New steward for Little Notch Forest embraces a commitment to continue forestry and camping uses

NEW YORK, NY — March 3, 2011 — The Open Space Institute has sold a 1,921-acre parcel on the former Camp Little Notch property in Fort Ann to the New Hampshire-based Meadowsend Timberlands Limited, a family owned forestry company that follows sustainable forestry practices.

The sale represents the second step in a three-phase project that will ensure the long-term protection of the property, which sits in the southeastern corner of the Adirondack Park. Meadowsend is expected to begin sustainably harvesting softwood and pulp products on the property within the next few years.

"Meadowsend Timberlands is the proud new owner and steward of a truly special place within the Adirondack Park, the Little Notch forest," said Jeremy Turner, the managing forester for Meadowsend. "Our stewardship of the Little Notch forest embraces a solid commitment of partnership between the old and new owners where forestry and camping, two traditional land uses, will continue. The Little Notch forest forms a vital link to the extensive private land conserved under a working forest easement, ensuring long-term, sustainable management forestry practices. The project culmination is largely due to the great energy of the Open Space Institute and the Friends of Camp Little Notch."

In November 2010, the Open Space Conservancy, OSI's land acquisition affiliate, purchased the 2,346-acre Camp Little Notch, a former Girl Scout camp, from the Girl Scouts of Northeastern New York. OSI intends to sell the remaining 425 acres, completing the third phase of the project, to the Friends of Camp Little Notch, a nonprofit group created by former Little Notch campers, counselors and supporters that plans to operate the camp facility as an outdoor education, recreation and retreat center.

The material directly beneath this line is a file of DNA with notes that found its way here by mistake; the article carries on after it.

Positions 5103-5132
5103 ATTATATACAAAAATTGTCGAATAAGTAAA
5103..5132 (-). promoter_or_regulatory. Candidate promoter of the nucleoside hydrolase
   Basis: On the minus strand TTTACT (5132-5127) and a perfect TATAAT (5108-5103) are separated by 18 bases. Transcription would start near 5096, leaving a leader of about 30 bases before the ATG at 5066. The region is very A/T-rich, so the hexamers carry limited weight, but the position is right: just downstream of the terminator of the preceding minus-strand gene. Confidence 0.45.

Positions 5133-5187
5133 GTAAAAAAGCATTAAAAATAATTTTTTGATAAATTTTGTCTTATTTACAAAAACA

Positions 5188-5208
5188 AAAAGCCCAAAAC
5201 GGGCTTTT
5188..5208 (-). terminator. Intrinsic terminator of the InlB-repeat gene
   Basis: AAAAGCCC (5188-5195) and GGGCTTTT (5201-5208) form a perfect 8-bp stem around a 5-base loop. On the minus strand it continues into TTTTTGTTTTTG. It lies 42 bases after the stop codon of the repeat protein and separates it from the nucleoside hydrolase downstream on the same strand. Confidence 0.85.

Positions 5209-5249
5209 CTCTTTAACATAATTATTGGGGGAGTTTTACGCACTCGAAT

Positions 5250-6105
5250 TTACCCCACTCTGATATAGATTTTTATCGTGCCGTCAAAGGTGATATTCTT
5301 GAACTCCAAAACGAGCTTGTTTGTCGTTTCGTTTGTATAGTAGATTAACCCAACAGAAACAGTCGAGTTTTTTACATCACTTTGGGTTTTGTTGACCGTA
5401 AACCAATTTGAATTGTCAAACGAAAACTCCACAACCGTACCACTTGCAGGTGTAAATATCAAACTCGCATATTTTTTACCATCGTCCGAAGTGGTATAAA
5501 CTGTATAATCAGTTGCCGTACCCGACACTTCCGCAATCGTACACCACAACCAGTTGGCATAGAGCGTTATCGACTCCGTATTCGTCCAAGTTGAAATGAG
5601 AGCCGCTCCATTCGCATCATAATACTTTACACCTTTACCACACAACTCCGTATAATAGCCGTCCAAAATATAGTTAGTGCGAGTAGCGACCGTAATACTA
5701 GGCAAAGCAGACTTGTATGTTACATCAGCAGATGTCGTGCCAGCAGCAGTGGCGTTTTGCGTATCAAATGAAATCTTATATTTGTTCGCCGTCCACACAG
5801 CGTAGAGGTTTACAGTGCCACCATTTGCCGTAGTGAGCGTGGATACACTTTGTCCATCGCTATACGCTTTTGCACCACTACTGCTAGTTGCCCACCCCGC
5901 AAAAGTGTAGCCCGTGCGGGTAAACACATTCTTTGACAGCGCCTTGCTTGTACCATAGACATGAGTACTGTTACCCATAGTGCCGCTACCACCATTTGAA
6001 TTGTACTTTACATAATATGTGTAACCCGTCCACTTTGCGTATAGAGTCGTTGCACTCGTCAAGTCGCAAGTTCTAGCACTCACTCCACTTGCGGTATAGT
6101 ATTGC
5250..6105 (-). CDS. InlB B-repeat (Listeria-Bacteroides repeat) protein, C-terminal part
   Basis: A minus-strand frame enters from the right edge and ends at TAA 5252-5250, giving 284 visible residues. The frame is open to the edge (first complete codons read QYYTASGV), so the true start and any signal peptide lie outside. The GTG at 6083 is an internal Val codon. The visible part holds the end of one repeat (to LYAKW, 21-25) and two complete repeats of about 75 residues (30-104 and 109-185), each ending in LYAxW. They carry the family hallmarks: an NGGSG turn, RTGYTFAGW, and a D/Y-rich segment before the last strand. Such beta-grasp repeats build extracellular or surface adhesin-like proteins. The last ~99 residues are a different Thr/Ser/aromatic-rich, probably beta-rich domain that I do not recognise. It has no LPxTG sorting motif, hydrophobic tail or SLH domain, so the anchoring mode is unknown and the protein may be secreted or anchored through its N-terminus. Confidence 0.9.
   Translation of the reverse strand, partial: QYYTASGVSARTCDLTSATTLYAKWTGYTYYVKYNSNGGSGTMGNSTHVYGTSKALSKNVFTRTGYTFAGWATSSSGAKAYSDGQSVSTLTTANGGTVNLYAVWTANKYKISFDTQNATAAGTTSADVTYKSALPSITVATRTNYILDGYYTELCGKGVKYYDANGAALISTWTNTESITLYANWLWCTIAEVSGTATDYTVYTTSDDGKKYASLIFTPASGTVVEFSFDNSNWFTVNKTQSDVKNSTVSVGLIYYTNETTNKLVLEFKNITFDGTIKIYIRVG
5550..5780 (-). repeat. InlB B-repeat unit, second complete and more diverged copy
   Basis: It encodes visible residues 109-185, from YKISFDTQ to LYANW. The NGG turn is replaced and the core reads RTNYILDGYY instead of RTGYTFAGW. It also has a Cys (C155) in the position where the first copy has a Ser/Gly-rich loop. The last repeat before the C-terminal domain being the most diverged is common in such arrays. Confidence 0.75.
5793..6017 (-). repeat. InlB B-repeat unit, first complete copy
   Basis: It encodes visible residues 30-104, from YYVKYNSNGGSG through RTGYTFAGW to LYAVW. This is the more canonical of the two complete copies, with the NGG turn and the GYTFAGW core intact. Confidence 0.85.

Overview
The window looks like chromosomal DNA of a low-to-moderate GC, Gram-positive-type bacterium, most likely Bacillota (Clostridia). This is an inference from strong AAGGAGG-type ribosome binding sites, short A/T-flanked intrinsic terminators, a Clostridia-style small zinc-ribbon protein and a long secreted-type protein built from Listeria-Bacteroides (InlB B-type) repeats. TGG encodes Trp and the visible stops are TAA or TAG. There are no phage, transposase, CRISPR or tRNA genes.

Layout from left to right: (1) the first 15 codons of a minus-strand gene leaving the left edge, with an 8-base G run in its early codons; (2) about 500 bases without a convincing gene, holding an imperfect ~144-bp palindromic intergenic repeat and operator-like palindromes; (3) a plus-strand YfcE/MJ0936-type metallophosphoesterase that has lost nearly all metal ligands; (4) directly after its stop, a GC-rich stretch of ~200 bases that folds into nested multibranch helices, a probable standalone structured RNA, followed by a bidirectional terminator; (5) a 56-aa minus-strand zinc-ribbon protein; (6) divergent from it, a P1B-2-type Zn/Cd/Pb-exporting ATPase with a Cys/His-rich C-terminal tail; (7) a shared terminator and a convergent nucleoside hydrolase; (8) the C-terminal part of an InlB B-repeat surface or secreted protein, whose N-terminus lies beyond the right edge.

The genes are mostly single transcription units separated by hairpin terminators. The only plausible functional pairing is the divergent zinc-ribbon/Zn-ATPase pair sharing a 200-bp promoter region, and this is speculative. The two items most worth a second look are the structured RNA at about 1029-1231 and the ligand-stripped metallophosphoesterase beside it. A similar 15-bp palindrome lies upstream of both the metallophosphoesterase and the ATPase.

"The sale to Meadowsend will create jobs and tax revenue locally while ensuring that nearly 2,000 acres of beloved forest remain protected for all who have been inspired by its beauty over the years," said Kim Elliman, OSI's CEO. "OSI has been fortunate to partner with Meadowsend and the Friends of Camp Little Notch, both of whom have the same goals of responsible stewardship and community involvement."

Friends of Camp Little Notch, whose mission is to provide opportunities for all people to practice living in harmony with nature, each other, and themselves, has launched a fundraising campaign with an immediate goal of raising $250,000 by July 1 and a three-year goal of $2.25 million to finance the opening and operation of the center, including a new summer camp program.

"For all people to access beautiful open spaces, we need visionary stewards, like Meadowsend Timberlands, to manage our forests and help make projects like this one possible," said Ellen Tuzzolo, interim executive director of Friends of Camp Little Notch. "Because of the collaboration between OSI, Meadowsend, and Friends of Camp Little Notch, the entire Little Notch property will remain an incredible environmental resource in this region for generations to come."

Friends of Camp Little Notch anticipates opening the property for programming in 2012. The year-round center will provide retreat opportunities for a diverse population of individuals, families and groups, as well as partnerships with various community organizations. The group hopes to incorporate the rich history of the property into its programming, creating educational opportunities for people to learn about a broad spectrum of environmental issues and sustainable living practices.

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